Skyline Health - vSAN object format health
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Skyline Health - vSAN object format health


Article ID: 326416


Updated On:


VMware vSAN


This article explains the vSAN object format health check in the vSAN Health Service and provides details on why it reports an issue.


VMware vSAN 7.0.x
VMware vSAN 8.0.x


Q: What does the 'vSAN object format health' check do?

This health check verifies if any existing objects on vSAN needs to be converted to the new object format - it also shows the amount of objects using older format and total bytes to move.

Those listed objects are in an old object format and all objects larger than > 255GB will be taken into account. The "Object Count" column counts both objects need to be reformatted and objects that are in reformatting process while "Total Bytes to Move" column only calculates the bytes to be reformatted.

Q: Why object format needs to be changed?

Objects in new format reduce the operation reserve space that needs to be maintained in the cluster to allow vSAN to complete its internal operations (for example, more flexible resynchronization processes).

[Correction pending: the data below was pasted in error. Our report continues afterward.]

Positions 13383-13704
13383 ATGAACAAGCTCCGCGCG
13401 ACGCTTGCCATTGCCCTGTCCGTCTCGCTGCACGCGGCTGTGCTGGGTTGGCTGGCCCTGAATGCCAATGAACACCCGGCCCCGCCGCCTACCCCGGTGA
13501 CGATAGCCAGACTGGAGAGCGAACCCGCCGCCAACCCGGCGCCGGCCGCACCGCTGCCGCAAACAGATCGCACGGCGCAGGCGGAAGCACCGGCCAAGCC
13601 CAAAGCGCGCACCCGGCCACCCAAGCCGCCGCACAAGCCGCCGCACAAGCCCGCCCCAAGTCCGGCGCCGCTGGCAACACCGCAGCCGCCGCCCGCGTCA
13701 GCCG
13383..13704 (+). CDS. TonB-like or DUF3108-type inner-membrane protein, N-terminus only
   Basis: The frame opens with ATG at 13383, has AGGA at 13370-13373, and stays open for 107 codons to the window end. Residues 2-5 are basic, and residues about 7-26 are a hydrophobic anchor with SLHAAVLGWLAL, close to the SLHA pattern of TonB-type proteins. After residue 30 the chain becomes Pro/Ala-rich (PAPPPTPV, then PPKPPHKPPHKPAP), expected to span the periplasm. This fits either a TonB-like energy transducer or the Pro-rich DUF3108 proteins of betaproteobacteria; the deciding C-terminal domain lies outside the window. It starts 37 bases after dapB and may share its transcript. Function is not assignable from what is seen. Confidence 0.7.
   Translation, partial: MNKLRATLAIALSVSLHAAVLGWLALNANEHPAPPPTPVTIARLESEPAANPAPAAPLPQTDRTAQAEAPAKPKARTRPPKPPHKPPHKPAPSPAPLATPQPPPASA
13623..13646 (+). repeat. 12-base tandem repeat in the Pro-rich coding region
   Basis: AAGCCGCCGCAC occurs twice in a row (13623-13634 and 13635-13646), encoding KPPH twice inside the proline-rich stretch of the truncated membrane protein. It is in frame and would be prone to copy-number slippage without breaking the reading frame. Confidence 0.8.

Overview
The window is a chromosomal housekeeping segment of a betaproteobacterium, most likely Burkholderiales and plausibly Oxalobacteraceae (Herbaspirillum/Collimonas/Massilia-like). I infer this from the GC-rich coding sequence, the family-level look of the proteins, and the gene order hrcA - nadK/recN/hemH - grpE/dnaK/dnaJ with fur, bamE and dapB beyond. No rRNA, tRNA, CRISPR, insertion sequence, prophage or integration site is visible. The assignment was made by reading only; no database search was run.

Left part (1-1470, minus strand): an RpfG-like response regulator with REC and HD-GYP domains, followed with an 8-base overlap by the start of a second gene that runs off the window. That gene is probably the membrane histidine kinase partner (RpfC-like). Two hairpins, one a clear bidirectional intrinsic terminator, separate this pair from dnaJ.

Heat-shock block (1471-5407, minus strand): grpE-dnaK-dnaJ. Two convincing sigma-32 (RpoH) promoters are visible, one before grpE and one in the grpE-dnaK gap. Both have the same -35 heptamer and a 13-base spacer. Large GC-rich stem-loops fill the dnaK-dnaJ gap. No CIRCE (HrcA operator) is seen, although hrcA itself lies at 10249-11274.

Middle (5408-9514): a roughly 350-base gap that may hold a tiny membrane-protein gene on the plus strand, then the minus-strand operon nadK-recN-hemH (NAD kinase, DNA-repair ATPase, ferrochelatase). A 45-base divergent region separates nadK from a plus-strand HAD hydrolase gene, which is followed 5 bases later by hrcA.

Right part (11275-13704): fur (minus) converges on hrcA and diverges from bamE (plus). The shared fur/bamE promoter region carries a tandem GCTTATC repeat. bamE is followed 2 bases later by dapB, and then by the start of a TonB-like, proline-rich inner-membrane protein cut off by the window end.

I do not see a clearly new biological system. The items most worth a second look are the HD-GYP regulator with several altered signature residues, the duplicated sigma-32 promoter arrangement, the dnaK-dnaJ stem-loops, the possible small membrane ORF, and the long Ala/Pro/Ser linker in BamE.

Q: What does it mean if it shows a warning state?

It means there are some objects need to be reformatted. Without reformat, some of the new features may be unusable.

Q: How to fix this warning?

Click the "Change Object Format" button to trigger the reformat process and wait for its completion.

This process may take a long time depending on the amount of data that needs to be moved. The process will also take up additional storage space during the rebuild of the objects. Higher network and disk load is expected.

Q: Is there anything to pay attention to?

As this puts additional load on your vSAN cluster, this can result in slightly higher storage latencies depending on the overall performance and utilization of your environment. Therefore, it is recommended to perform those actions during a maintenance window or outside the main business hours.

Please ensure your vSAN datastore utilization is below at least 80%, best being at or below 70% to allow vSAN to efficiently perform its operations.